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Seth Davis is a college basketball analyst and writer for Sports Illustrated and CBS Sports. He graduated from Duke University. Seth was kind enough to take the time to speak with us!
360: As a Duke University grad AND a college basketball analyst, you must be following the team extra close. Do you think that this season’s recruiting class of Jahlil, Tyus, Grayson, and Justise could go down as one of the best in recent memory? How do you think these guys will mesh, and how will the team perform next season?
SD: I’ve seen all those guys play, and while it is probably the best recruiting class in the country for next season, I’m not ready to put them on that historic pedestal just yet. To me, recruiting classes need to be judged in the rear view mirror, not through the windshield. The best part about the class is that all of those guys play different positions and do different things, so it’s not hard to envision them playing well together. That is not always the case with highly-ranked classes.
360: Who do you think the most overrated and underrated prospects are in this upcoming draft class?
SD: I don’t consider myself a recruiting expert, so I’m not really qualified to answer this question. I’m not a big underrated/overrated guy anyway. I always ask: Who’s doing the rating?
360: Who is the best college basketball player that you have ever seen?
SD: The best player I ever saw live was Len Bias. I was a teenager growing up in Maryland when he was playing for the Terps. He’s still the best combination of power, grace and skill that I’ve seen. Such a tragedy what happened to him. He could have been one of the alltime greats.
360: I have many friends who go to Camp Equinunk in Pennsylvania, and I know that you’re a proud alum of this summer camp. What kind of role did Equinunk play in your life?
SD: Wow, an Equinunk question! That is really cool. Please tell them to come say hello to me on visiting day or during color war. I actually wrote a book about Equinunk, which was published back in 2001. That place is very special to me. My parent met there, I spent 14 summers there, and now two of my sons go there. (My youngest will go when he’s old enough.) Of all the experiences in my life, my time at Equinunk did the most to shape my character and personality. Summer camp is a great place to come of age. You have to learn how to deal with all kinds of people and personalities, and your strengths and weaknesses get laid bare for all the world to be. Most of my best friends are still my camp friends. It was a very special time in my life, which is why I feel like I never left.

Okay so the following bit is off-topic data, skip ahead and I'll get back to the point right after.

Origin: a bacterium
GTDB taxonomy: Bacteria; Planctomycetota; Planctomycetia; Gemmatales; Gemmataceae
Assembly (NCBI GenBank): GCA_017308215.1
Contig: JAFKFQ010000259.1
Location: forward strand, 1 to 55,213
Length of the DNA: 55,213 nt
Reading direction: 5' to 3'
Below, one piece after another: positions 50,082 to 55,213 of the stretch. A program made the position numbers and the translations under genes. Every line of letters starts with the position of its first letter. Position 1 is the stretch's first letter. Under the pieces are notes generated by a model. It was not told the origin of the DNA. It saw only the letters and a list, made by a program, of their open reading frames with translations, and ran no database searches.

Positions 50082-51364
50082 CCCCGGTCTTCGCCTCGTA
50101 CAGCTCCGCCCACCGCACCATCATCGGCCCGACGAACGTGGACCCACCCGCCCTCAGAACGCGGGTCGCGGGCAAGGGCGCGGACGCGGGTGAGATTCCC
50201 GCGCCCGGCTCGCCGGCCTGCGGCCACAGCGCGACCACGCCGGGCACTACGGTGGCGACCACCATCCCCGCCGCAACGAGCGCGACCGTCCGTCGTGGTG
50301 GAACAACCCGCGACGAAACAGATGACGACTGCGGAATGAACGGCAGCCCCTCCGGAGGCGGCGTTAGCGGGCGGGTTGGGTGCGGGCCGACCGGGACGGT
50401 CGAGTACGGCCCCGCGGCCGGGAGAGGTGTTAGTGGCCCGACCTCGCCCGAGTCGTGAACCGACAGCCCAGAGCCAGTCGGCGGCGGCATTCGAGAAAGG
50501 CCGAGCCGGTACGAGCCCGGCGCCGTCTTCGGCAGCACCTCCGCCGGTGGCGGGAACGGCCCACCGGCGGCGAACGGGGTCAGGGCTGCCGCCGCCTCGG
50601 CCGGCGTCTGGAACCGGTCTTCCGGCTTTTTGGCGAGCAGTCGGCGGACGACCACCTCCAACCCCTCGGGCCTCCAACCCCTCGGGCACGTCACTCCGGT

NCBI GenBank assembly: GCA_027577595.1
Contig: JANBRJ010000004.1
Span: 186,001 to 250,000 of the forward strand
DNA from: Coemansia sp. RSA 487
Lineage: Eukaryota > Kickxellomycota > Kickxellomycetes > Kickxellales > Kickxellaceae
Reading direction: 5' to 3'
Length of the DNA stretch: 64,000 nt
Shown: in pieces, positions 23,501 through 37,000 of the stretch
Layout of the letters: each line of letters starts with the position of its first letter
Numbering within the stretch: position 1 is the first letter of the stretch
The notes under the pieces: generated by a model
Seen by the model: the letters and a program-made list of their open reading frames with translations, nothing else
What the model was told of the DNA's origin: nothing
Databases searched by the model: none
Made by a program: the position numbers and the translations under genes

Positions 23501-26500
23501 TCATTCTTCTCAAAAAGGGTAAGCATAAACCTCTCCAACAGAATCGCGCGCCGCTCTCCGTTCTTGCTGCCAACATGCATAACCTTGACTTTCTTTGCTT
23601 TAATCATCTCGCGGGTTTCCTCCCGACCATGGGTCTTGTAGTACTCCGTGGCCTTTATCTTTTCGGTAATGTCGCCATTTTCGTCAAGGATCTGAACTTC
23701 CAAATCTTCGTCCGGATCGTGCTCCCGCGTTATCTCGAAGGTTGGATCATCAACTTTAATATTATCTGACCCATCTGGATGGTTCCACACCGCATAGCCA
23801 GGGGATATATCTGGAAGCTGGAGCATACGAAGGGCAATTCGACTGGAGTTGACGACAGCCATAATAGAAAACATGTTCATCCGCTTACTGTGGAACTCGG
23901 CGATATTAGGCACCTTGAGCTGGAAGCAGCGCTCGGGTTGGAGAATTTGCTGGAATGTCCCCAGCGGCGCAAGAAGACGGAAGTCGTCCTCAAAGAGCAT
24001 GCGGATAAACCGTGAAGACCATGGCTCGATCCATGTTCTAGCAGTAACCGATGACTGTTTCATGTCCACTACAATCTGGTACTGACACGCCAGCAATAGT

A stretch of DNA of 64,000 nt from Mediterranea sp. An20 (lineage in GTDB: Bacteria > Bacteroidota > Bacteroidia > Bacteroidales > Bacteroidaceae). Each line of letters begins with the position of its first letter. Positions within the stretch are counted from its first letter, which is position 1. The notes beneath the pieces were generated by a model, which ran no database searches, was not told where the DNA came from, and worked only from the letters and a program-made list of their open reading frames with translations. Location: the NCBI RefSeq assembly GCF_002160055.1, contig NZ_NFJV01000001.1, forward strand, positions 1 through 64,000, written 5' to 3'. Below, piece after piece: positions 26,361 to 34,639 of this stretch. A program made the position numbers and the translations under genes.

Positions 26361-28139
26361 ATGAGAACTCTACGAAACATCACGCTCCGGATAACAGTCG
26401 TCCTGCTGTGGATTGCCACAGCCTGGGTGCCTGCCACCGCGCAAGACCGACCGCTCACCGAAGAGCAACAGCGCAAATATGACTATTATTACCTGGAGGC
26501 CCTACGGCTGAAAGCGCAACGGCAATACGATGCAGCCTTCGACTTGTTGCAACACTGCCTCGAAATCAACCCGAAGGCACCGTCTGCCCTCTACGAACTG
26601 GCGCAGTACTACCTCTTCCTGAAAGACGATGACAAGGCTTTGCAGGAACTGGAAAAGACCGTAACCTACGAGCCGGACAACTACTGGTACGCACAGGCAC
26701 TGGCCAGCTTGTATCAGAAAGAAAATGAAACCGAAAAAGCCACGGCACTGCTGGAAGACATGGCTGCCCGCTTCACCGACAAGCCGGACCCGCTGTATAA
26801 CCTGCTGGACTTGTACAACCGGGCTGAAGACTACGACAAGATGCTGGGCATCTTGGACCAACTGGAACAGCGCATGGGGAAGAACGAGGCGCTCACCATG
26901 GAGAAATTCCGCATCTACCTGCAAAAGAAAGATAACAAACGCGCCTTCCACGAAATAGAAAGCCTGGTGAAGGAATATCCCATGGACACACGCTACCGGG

360: There has been a recent buzz in the NBA about raising the age limit one year, effectively eliminating the one-and-done practice of NCAA basketball. Are you in favor of this proposition? Why or why not?
SD: The buzz you refer to came after Adam Silver said publicly he was in favor of raising the age minimum to 20. I was surprised at the reaction because this was the position that David Stern always held. My personal view is that there should be no age limit at all. If NBA teams don’t want these young players in their league, they should stop drafting them. Even though the age minimum has been a huge benefit to college basketball, which means it has benefited me personally, I don’t believe it is right to limit a young person’s ability to maximize his potential in the marketplace. With the stroke of a pen, he can drastically impove the living conditions of himself and his family. I would never want to deny him that opportunity.
360: How did you go about becoming a college basketball analyst? What did you do when you were young to prepare for this job?
SD: There’s a saying that writers are born, not taught. I believe I was born to be a writer. I also love sports, so it makes sense that I wanted to write about sports. Sports makes for wonderful storytelling. I went to Duke, so it was natural for me to fall into college basketball, but that also resulted in the opportunities I found in that space. This was especially true when I first got to Sports Illustrated at the age of 25. There was no Peter King-like presence on the college hoops beat, so I fell into that naturally. I also have long aspired to be on television. When I was at Duke, I hosted and produced my own show at the student TV station. I have worked very hard, but to be honest, I have also been extremely lucky. I’m a big believer in luck!
360: Finally, who do you have in the NBA Finals? Who do you think will win it?
SD: I had the Heat from the first day of the season, and I see no reason to change horses now. It’s not that I believe necessarily that the Heat is the best team, but they’re the two-time defending champs and they have the best player on the planet. You gotta beat the champ to be the champ, and until someone beats them, they’re my pick. But this is as wide open as I can remember the NBA postseason being in a long, long time, and the opening round has been terrific. I can’t wait to find out what happens!
Follow Seth on Twitter! @SethDavisHoops